New Technology Helps Cut Greenhouse Gas Emissions From Car, Truck Air Conditioning Systems

Automotive air conditioners have a significant impact on the Earth's climate. Refrigerants used in vehicle air conditioners (also called "mobile air conditioners"), are powerful greenhouse gases. In the United States alone, vehicle air conditioners consume 7 billion gallons of gasoline every year.

EPA's Mobile Air Conditioning Climate Protection Partnership helped developed advances to cool the effects of air conditioners on the climate, the agency announced on Feb. 1. The automotive industry has developed new technologies that will reduce greenhouse gas emissions from car and truck air conditioning systems. Now electronic leak detectors and new recycling machines will help reduce emissions during automotive air conditioner repairs.

"EPA and its mobile air conditioning partners are driving toward cleaner air, a healthier economy, and a more secure energy future," said Bill Wehrum, acting assistant administrator for EPA's Office of Air and Radiation. "Car owners can make a difference by insisting on professional service of automobile air conditioners using the best available equipment."

These technologies, which are now commercially available, are technically and environmentally superior, officials said. New leak detector technology will help service professionals to identify and repair very small leaks in vehicle air conditioning systems. With current diagnostic technology, most refrigerant escapes into the atmosphere before leaks are detected.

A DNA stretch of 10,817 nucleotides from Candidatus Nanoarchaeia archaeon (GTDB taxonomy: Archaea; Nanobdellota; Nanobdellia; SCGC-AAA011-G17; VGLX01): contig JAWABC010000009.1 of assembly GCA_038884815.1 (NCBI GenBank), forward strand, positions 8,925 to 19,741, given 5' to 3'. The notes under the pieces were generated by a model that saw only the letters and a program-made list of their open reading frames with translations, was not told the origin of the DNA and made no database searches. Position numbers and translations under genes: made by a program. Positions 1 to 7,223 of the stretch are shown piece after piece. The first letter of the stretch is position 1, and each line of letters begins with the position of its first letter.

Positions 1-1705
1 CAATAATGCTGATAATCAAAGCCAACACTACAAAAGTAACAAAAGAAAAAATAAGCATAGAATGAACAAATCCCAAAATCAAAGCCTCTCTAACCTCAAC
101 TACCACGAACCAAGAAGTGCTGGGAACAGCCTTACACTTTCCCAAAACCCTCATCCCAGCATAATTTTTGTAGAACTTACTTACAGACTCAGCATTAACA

New recycling machines can recover a higher amount of refrigerants from air conditioner systems, which will minimize the amount of refrigerant that leaks into the atmosphere during system repair. The equipment precisely recharges the air conditioning system after it is repaired. A precise recharge is important because it helps avoids system failure due to overcharge, increases cooling capacity and improves energy efficiency. The new technologies will help reduce emissions by 1 million metric tons of carbon equivalent from current levels, the equivalent of the annual emissions from more than 650,000 cars.

This equipment is now commercially available and is expected to be in widespread use in repair shops within several years. Leak-tight replacement parts and improved service procedures are currently under development and will further reduce refrigerant emissions in the future.

EPA's Mobile Air Conditioning Climate Protection Partnership is a team of 100 corporate, government, and environmental organizations working together to rapidly improve the energy efficiency of vehicle air conditioning system by at least 30 percent and reduce refrigerant emissions by at least 50 percent.

For more information about the partnership, go to http://www.epa.gov/cppd/mac.

This article originally appeared in the 02/01/2007 issue of Environmental Protection.

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